Testimony to my task

I am a pastor. Not by choice, but because God called me. There is no way I can abandon my call, even though I have tried.

Don Reiber pastors the Heppner and Condon, Oregon, Seventh-day Adventist churches.

I am a pastor. By this I don't simply mean that I'm ordained and carry ministerial credentials in my wallet. Within our church organization we have many administrators, departmental secretaries, evangelists, educators, treasurers, book center managers, et cetera, who are ordained and carry ministerial credentials. These are part of the ministry, but in the true sense of the word they are not pastors. A pastor, like a shepherd, lives day by day among his flock, leading and feeding them, encouraging the downcast, binding up the wounded, and seeking the straying.

I'm not a pastor by choice. God called me. It's a special calling, distinct from other tasks clustered under the ministerial umbrella. To underscore its distinctness, Paul lists it separately in his catalog of gifts (Eph. 4:11). I often wonder why God should call to this task one so short on wisdom and so long on foolishness as I. But He did. If I were not convinced of this within the depths of my soul, I would not, and could not, carry on. For those who share this calling, no further explanation is needed; for those who do not, no adequate explanation is possible.

The call to be a pastor defies clear definition and precise description. I sense it, I feel its inner compulsion; but I can't state it as I could a mathematical equation. Perhaps the strongest reason I feel I've been called to be a pastor is the emotional and mental trauma I've experienced when tempted to abandon it.

And Satan has seen to it that I have been sorely tempted to do so. The picture he paints of quitting is done in appealing colors, a replica of the one he painted for Christ in Gethsemane. In dark moments of frustration he whispers, "Why go on? Your members aren't practicing what you're preaching. They don't lack knowledge; they just aren't living up to the light they already have! What have you got to show for your efforts? The negative footdraggers throw a blanket on every plan; the sharptongued guardians of 'the truth' drive people away; the flapping-tongued gos sips keep stoking the fires of turmoil. You'll never satisfy that troublesome elder; he'll keep on writing the conference president, giving his distorted version of matters. Why not leave it all behind?

But as the joy of anticipated harvest sustained our Saviour in the darkness of Gethsemane, so the joy of anticipated harvest sustains me in my dark moments.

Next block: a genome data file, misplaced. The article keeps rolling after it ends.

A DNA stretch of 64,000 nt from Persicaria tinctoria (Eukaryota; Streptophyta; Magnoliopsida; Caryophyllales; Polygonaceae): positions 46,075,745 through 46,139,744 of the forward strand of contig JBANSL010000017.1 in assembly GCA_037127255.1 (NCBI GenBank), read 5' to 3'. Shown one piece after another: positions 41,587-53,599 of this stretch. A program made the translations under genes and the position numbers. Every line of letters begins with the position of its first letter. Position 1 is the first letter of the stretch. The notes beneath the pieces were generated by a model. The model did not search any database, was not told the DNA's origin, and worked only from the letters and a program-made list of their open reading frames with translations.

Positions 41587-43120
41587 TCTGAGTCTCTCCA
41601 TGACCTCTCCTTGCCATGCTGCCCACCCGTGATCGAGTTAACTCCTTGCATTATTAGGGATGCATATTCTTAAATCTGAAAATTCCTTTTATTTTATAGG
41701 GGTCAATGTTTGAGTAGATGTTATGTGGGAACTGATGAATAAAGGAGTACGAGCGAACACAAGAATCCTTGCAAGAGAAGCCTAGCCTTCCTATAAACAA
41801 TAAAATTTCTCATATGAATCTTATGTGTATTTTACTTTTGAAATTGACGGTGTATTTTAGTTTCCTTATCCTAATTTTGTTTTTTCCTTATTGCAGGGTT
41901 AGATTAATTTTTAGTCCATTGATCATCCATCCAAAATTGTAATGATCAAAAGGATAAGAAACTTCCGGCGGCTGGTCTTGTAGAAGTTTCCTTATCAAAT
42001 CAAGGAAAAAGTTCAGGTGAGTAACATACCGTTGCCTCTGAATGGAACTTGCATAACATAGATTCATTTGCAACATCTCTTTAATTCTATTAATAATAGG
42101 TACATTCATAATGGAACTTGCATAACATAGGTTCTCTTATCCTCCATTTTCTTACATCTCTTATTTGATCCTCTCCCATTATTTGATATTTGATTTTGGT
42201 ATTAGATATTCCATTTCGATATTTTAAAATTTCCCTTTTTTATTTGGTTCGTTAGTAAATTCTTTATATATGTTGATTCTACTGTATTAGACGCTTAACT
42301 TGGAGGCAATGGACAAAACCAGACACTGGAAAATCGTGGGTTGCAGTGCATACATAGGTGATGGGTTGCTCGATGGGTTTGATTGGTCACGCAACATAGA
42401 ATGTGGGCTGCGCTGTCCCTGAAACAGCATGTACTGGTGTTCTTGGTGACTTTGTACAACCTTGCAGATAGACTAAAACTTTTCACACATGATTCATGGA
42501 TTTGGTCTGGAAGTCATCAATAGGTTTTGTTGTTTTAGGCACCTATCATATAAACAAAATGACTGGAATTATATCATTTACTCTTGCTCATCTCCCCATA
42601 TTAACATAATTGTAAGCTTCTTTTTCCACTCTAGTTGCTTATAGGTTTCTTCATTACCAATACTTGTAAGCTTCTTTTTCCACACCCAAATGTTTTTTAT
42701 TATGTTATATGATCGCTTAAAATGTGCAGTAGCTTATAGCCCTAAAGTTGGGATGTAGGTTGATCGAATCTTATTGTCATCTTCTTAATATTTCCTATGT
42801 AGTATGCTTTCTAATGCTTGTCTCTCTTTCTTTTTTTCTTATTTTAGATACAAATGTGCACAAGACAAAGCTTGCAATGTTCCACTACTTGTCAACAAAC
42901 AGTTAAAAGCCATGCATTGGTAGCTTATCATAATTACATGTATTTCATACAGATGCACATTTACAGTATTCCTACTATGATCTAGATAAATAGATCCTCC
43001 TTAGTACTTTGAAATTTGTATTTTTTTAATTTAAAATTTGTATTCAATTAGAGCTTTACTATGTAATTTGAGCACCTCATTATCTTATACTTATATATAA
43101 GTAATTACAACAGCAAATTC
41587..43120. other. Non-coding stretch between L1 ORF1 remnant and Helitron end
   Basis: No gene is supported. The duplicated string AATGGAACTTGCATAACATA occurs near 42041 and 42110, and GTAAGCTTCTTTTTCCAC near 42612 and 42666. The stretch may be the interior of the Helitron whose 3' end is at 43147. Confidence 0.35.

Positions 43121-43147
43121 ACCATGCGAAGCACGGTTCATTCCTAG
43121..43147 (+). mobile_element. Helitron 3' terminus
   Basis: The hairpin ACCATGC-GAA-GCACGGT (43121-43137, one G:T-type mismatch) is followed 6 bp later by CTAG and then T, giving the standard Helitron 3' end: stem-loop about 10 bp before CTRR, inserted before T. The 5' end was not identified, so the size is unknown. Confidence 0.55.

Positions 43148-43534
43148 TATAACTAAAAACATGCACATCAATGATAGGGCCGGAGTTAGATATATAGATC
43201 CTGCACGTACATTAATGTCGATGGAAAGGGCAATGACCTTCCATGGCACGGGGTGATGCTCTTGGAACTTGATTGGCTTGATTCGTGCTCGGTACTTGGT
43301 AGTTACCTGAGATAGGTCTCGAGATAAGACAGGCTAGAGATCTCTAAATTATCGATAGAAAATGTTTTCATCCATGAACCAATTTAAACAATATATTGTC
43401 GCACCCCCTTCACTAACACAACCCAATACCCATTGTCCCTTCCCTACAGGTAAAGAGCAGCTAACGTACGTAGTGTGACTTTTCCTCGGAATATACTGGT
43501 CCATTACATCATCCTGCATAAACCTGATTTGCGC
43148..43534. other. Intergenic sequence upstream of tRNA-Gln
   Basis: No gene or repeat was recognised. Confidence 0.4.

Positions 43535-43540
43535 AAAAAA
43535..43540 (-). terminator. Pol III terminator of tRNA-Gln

I know that the easy way out, as painted by the devil, is an illusion. He connives to dicker me out of my pastoral birthright for a mess of his pottage. When I've seriously considered abandoning this call from my Lord (and I confess to having done so), a chilling loneliness creeps within. I sense a nameless dread.

So I hang on, trusting that the problems that drive sleep from my eyes, and the frustrations that sap my strength and courage, will, by God's grace, make me a better pastor. He will strengthen me to "spend and be spent" (2 Cor. 12:15), even though it sometimes seems that the more I love my flock and labor for them, the less they love me.

As Christ stands between His Father and humanity, so I stand between administrators and my parishioners. I am to bridge the gap. I'm expected to implement policies and promote pro grams, but this is not my major task, nor am I accountable primarily to the conference president.

My major task is to lead my flock into an experience with Christ that will transform them into dynamic, glowing, growing Christians. This will impel them to share with others what God has done for them, what He is doing within them, and what He desires to do through them. For this I am accountable to God alone. To the degree that I succeed, the policies and programs will have flesh and sinew. Otherwise they will scarcely be more than clanking skeletons.

As a pastor I may not enjoy the prestige administrators enjoy, nor have the aura of glamour that clings to evangelists. Yet my task is more important than either. In fact, of all the positions on God's team, mine is the most important.

No matter how sound and wise the decisions and plans of administrators may be, they will remain unfulfilled if I fail at my major task. Evangelists are largely dependent for success on the preparation I and my flock have made. (I'm not leaving out the work of the Holy Spirit. I'm simply referring to the human aspect.) The long-term gains from an evangelistic effort likewise depend largely on me and my flock, how we nurture the new lambs brought into the fold. Our school system will function effectively only so long as I succeed in transmitting the importance of Christian education to my people.

These are reasons why I feel that my task is the most important. I say it, not boastfully, but humbly, awed by the responsibility that is mine.

When our returning Lord asks, "Where is the flock that was given thee, thy beautiful flock?" (Jer. 13:20), His words will have particular force for me.

So will His words "Well done."


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Don Reiber pastors the Heppner and Condon, Oregon, Seventh-day Adventist churches.

January 1983

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